The outboard end of the intermediate section 5, opposite that supported through pin 6, may be conveniently supported, to hold the intermediate section 5 horizontal, by a ramp section I1.

This ramp section II may not only function to support the end of the intermediate section 5, when pivotally lowered as shown, but also may be pivotally extended as an entering runway section as shown in dotted lines in Fig. 1. It is pivotally connected, through a pin 12, to the outboard end of the intermediate section 5. Also pivotally connected, through pin 12, to the outboard end of the intermediate section 5, is a short supporting leg 13. This leg 13 pivots to support the outboard end of the intermediate section 5 when it is pivotally inclined to form, with the extended ramp section 11, an inclined runway for loading and unloading a bicycle.

It is to be noted that the ramp section II is provided with converging guide rails 14 that form an entering channel adapted to receive a bicycle wheel and tire. The intermediate and dropleaf sections 5 and I have parallel guide rails 15 that form a similar narrow channel. At the far end of the drop-leaf section 7 is a bumper block 16 set in the channel formed by the guide rails 15.

Above the runway, the upright member I is provided with means for securing and supporting the rear end of a bicycle frame. An upper fork clamp II is adapted to be brought into position and tightened to secure the upper rear fork of a bicycle. A lower fork support 18 is adapted to be brought into position and tightened to support the lower rear fork of a bicycle.

Both are mounted in slots in the upright member I so as to permit adjustment thereof to various types of bicycle frames.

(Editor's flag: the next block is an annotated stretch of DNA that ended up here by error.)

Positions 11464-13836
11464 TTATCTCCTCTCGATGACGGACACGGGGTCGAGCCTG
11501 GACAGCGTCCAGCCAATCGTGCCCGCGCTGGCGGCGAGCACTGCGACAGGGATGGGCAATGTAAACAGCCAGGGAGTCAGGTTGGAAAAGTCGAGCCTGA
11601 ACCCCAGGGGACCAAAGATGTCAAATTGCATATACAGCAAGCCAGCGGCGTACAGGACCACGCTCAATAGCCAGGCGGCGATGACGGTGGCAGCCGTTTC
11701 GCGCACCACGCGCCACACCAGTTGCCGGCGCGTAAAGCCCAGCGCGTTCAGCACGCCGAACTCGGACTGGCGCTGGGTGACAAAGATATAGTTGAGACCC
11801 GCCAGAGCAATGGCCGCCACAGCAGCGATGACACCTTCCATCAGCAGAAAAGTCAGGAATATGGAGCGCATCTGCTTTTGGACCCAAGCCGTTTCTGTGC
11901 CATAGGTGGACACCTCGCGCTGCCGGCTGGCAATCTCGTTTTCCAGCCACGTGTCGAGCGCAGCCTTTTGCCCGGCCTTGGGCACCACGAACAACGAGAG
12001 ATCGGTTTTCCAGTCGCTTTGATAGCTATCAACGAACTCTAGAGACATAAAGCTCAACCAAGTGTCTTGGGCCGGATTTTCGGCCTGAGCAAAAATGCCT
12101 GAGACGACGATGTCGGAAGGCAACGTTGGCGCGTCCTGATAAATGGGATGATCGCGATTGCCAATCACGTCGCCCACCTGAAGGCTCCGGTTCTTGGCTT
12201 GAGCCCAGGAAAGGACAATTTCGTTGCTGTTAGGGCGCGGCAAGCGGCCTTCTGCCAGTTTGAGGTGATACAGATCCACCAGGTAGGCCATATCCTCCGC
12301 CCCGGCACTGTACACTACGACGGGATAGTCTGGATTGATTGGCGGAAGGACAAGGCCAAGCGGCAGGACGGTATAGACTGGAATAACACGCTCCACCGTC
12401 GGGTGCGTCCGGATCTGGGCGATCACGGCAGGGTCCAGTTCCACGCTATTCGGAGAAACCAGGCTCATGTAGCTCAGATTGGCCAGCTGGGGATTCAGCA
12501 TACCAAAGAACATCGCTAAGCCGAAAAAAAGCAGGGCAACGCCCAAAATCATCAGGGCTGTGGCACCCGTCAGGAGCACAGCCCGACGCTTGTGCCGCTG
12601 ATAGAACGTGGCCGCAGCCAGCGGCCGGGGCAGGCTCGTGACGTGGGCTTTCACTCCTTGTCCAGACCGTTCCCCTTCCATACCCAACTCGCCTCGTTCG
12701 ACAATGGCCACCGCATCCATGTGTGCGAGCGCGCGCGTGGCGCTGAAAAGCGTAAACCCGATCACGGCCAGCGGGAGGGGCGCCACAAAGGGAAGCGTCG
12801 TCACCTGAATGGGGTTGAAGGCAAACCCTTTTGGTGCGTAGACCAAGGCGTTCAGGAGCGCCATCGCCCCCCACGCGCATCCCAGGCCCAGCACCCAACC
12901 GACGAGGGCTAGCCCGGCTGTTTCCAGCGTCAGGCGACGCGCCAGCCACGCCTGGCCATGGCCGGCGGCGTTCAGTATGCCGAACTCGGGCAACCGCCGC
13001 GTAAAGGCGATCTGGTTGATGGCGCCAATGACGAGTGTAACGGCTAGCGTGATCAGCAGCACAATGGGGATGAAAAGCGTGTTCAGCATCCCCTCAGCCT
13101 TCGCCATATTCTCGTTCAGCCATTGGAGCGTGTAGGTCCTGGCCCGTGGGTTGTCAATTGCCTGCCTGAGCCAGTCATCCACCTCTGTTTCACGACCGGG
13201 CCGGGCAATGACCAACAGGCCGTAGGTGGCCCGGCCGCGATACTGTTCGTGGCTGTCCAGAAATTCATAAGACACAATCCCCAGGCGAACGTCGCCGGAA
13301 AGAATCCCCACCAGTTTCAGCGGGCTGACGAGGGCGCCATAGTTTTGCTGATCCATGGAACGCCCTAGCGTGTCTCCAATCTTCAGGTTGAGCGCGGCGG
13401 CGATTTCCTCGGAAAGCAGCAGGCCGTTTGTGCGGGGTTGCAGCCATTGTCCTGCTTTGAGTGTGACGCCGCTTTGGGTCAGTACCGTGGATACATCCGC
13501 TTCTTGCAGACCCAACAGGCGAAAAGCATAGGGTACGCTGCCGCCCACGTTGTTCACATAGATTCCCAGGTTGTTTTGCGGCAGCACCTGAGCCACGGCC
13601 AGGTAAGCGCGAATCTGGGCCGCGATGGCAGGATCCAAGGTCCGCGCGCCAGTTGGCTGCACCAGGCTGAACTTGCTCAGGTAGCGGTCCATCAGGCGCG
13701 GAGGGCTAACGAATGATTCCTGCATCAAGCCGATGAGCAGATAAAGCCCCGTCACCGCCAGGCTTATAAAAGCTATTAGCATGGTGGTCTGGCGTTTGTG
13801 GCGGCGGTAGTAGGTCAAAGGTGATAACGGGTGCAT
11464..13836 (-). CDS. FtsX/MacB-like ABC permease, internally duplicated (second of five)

Since it is sometimes desirable to store the fix- ramp se ture in a small space a tie bar 19 is provided on outboard the intermediate section 5 and a peg 20 is pro- will perr vided on the upright member I. By means of runway the tie bar 19 and the peg 20 the intermediate sec- 5 loading tion 5 may be secured in an upwardly inclined mediate position as shown in dotted lines in Fig. 1, so inclined that the fixture may be stored in a minimum which s' of space. automati Reference will now be ma'de to Figs. 4 and 5. 10 to roll d In these figures a steering fork clamping arm 21 store thi is illustrated. It will be seen that the clamping lifted up arm is mounted, for adjustment in two planes of dotted li rotation, on the intermediate section 5. It has tie bar I an adjustable clamp at its extremity adapted to 15 Numer receive and secure one arm of a bicycle steering be made. fork. 1. As In Figs. 6 and 7 a pedal crank clamping arm is tion com illustrated. It will be seen that the pedal crank said upril clamping arm is mounted, for adjustment in two 20 one end planes of rotation, on the intermediate section 5. and an It is provided with an adjustable clamp at its sections, extremity adapted to receive and secure a pedal said run crank arm. upright n Both the steering fork clamping arm and the 25 ing mean pedal crank clamping arm are readily attached way bein and removed, or disposed in non-interfering po- end of sa sitions when not in use. a drop-le The bicycle servicing fixture of the invention connecte is readily and conveniently employed in the fol- 30 supporte lowing way. The runway, including sections 7, mediate and I 1, is placed in inclined position for loading clined fo of a bicycle into the fixture. This position of the raised to runway sections is shown in dotted lines in Fig. 1. one end A bicycle is rolled backwards Up the runway until 35 adapted the rear wheel reaches the bumper block 16. runway s Then the rear end of the bicycle is pressed down for the oi and the front end lifted, causing the front end arnd said of the bicycle and the intermediate section 5 of pivotally the runway to be raised. The intermediate sec- 40 lowered t tion 5 and the drop-leaf section II will be brought to hold s: to a horizontal position, while the ramp section as said in I automatically swings downward to vertical po- 2. The sition, where it becomes an outboard support for having a; the intermediate section 5. 45 to the ou The bicycle should then be moved forward section f( slightly, where the upper fork clamp and lower inclined f fork support can be brought into securing and 3. The supporting positions aid then tightened in such having a positions so as to hold the rear end of the bicycle 50 mediate s frame. The latch handle 10 may then be moved steering f over against the right hand latch bar clip 9, mov- replacemc ing latch bar 8 out from under the rear runway 4. The section 7. This will permit the drop-leaf sec- having a tion 7 to pivot downwardly away from the rear 55 mediate s wheel of the bicycle. This will permit removal bicycle. and replacement of wheel and released parts.